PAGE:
The 18-minute video follows 1 patient from development of an emergency need at home, through the 911 call, the ambulance trip, the intake at the ED, and the sequence of evaluations that often follow a patient complaining of chest pain and associated symptoms. It ends with the patient being counseled about transfer to the catheterization laboratory, for a percutaneous intervention. The “patient” is accompanied by his wife and has encounters with an ambulance medic, an ambulance nurse, an ED technician, an ED charge nurse, a primary and a secondary bedside nurse, a radiology technician, an ED resident physician, an attending ED physician, a cardiology fellow, an attending cardiology physician, a member of the registration staff, and a chaplain. Each of the 13 video scenes was scripted to include at least 1 of the learning objectives, and information about each of the 5 learning areas was presented at least twice. The video is opened and closed by a physician describing for the viewers what they will be seeing and asking them to take notice of specific elements of the journey.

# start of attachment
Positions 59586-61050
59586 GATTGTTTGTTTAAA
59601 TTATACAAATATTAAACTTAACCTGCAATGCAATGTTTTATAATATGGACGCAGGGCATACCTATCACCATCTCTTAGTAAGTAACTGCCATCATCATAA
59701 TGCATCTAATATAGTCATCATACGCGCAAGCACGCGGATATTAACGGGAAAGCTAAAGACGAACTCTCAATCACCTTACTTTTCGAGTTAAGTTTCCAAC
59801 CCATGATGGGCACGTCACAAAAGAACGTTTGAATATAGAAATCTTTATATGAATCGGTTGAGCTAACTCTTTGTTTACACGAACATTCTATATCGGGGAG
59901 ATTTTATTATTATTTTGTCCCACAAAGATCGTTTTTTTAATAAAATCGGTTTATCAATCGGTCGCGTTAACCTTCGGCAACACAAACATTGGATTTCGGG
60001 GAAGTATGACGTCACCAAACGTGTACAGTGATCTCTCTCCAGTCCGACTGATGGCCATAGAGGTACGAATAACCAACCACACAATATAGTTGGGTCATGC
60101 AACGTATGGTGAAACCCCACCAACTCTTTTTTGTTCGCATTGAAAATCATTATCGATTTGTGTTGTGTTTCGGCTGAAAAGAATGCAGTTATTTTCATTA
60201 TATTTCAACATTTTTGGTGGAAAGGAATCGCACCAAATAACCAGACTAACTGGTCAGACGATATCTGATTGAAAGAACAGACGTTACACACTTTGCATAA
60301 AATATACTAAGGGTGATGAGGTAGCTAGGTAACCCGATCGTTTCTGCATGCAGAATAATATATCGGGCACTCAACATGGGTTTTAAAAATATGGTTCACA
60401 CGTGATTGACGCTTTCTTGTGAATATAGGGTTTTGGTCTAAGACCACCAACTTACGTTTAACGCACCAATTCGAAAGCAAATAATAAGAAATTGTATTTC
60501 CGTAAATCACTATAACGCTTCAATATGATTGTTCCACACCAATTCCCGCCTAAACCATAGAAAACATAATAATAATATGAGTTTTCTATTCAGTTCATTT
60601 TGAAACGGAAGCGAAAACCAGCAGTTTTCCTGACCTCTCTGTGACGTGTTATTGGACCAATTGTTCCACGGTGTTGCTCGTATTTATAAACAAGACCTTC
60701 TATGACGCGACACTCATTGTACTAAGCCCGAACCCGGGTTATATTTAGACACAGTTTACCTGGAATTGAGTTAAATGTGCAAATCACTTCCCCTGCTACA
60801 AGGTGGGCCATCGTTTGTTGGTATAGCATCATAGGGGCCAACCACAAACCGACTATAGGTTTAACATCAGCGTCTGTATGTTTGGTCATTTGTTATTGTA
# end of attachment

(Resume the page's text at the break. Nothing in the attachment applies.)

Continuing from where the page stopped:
We used an audience response system (ARS; Turning Technology Youngstown, Ohio 44503) to obtain immediate and confidential responses before and after the group viewing of the video. All participants were given audience response “clickers” at the beginning of each session and instructed in their use. The ARS program was used to format and project the questions. Three warm-up questions were given to the audience to familiarize them with the use of the clickers. Before the video was shown each audience was asked to respond to 4 categorical demographic questions and to choose 1 of the 4 Likert responses for each of the 5 ED journey-related questions. After the video the audience was asked to respond to the same 5 ED-journey questions. At the end of the program, 1 of the investigators facilitated an open question-and-answer program on ED encounters, and participants were asked to complete a 2-question program evaluation form. The study was approved as exempt from further human subjects review by our institutional review board.